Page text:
In “The War of the Roses” (1989), Michael Douglas and Kathleen Turner play a once happily married couple named the Roses. The couple has grown bitter and frustrated over the years, eventually deciding to get a divorce and start dividing their belongings. Things quickly spiral out of control when Oliver Rose (Douglas) demands more from his wife, arguing that he paid for their house and everything in it.
The dark comedy follows the hilarious and ridiculous saga of a divorcing couple who are both determined to stay in their house. “The War of the Roses” is one of the most underrated black comedies from the 1980s. Douglas and Turner were both brilliant in their roles. The film continues to stand out for its delightful absurdity and dark humor.
One of Two People to Win Oscars for Best Picture and Best Actor
His role as corporate raider Gordon Gekko in Wall Street won him an Academy Award for Best Actor, and it is easy to see why. We know this wasn't his first Oscar win. Before Douglas became a Hollywood leading man, he won his first Academy Award as a producer for “One Flew Over the Cuckoo’s Nest” in the 1970s.
The film won Best Picture, an award given to the producer. Douglas is one of only two people to have won both the Best Actor and Best Picture Oscars. The other is the legendary Sir Laurence Olivier, who achieved the feat in 1949 for his performance in "Hamlet."
He Took Time to Find His Bearings
Michael Douglas didn't feel truly in control of his acting career until the late 1980s when he starred in "Fatal Attraction" and "Wall Street." Before that, he struggled with nerves and couldn't say he enjoyed the acting process or felt like he was making a difference. He even likened his early camera presence to a patient sitting in a dentist's office. Practice made perfect – cliched but true.
Douglas became better at his craft through practice and hard work. He even got to play roles outside his repertoire. Douglas had primarily played heroic roles before getting the opportunity to play a more mischievous character in "Romancing the Stone," which he embraced as a chance to break away from his typical typecasting.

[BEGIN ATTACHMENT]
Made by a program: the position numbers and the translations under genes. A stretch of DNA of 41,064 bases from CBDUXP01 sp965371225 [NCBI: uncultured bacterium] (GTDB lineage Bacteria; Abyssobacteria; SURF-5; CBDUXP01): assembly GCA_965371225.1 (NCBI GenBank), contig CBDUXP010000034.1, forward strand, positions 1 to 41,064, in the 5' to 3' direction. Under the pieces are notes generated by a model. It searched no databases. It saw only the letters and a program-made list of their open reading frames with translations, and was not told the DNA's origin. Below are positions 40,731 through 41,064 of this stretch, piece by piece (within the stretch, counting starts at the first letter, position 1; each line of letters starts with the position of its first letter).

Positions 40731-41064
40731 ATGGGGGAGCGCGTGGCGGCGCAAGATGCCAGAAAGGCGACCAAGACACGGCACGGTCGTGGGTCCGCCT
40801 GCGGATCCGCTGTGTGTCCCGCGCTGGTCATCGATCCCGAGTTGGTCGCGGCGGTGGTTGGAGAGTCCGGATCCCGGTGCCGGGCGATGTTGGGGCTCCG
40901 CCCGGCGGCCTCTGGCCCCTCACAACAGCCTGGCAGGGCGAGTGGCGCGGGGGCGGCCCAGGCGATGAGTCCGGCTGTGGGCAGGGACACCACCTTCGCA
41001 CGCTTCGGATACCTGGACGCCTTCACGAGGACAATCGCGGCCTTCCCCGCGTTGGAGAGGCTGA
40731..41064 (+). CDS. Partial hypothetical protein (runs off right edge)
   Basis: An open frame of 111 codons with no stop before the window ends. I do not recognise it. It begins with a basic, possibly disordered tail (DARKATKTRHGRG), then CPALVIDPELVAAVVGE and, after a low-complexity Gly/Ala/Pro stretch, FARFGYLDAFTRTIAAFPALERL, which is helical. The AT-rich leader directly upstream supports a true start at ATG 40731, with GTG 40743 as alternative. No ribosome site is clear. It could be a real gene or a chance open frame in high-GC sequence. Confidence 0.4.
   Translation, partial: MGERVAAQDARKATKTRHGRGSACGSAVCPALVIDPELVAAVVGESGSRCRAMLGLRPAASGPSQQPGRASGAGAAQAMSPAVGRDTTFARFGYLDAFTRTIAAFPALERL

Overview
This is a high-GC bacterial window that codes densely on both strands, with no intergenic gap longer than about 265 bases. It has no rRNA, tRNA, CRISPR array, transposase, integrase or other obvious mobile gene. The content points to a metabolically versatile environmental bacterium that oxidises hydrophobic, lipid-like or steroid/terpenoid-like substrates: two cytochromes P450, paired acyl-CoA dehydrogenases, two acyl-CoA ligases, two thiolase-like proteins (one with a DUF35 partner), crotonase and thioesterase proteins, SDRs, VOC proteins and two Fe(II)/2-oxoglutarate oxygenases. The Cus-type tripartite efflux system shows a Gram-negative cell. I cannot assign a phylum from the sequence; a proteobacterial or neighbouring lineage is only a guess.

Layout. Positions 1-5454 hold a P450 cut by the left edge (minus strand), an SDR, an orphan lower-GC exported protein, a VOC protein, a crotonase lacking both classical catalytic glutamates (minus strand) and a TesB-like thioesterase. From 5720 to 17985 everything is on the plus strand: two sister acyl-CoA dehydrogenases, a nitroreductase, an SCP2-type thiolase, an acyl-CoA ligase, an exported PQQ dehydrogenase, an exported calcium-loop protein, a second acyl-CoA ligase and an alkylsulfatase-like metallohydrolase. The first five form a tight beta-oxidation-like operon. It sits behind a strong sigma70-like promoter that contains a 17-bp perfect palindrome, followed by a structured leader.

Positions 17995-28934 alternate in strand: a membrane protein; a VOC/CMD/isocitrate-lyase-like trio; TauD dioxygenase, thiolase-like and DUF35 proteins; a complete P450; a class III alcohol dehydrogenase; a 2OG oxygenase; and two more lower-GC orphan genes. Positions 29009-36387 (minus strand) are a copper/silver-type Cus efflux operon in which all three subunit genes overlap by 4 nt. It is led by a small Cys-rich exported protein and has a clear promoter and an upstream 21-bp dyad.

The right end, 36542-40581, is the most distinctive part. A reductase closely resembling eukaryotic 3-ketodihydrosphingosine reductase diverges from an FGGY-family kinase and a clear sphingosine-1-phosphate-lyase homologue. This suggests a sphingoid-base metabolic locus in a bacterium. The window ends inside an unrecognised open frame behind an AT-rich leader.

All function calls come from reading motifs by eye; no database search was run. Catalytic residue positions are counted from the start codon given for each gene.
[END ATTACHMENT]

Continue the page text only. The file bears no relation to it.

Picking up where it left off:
"Basic Instinct," a Risk That Paid Off
Michael Douglas had made a name for himself in the erotic thriller genre by the early 1990s, thanks in no small part to his iconic role in the widely-discussed film “Fatal Attraction.” Yet, when director Paul Verhoeven approached him to play the lead in his upcoming thriller “Basic Instinct,” Douglas had his reservations. He agreed to take on the role only if a big-name actress would star alongside him.
Douglas suggested names such as Julia Roberts and Kim Basinger for the controversial role - strong co-stars who could carry and share the risk. Since most A-list actors declined, the producers cast a relatively unknown Sharon Stone instead. The film became a massive hit and one of the biggest commercial successes of Douglas' career.
He Struggles With Addiction
In 1992, Michael Douglas sought help for substance and alcohol addiction, checking into rehab at the Sierra Tucson Centre in Arizona. It was the same year that “Basic Instinct” was released in theaters. His rehabilitation program lasted for 30 days, and Douglas has since been open about his struggles with addiction.
He recognized, in retrospect, that he had placed his career before his family, regretting not being there for them more. He admits that he used work to avoid confronting personal issues and wishes he had prioritized his family more. His eldest son, Cameron, has also struggled with addiction, which Michael feels some responsibility for.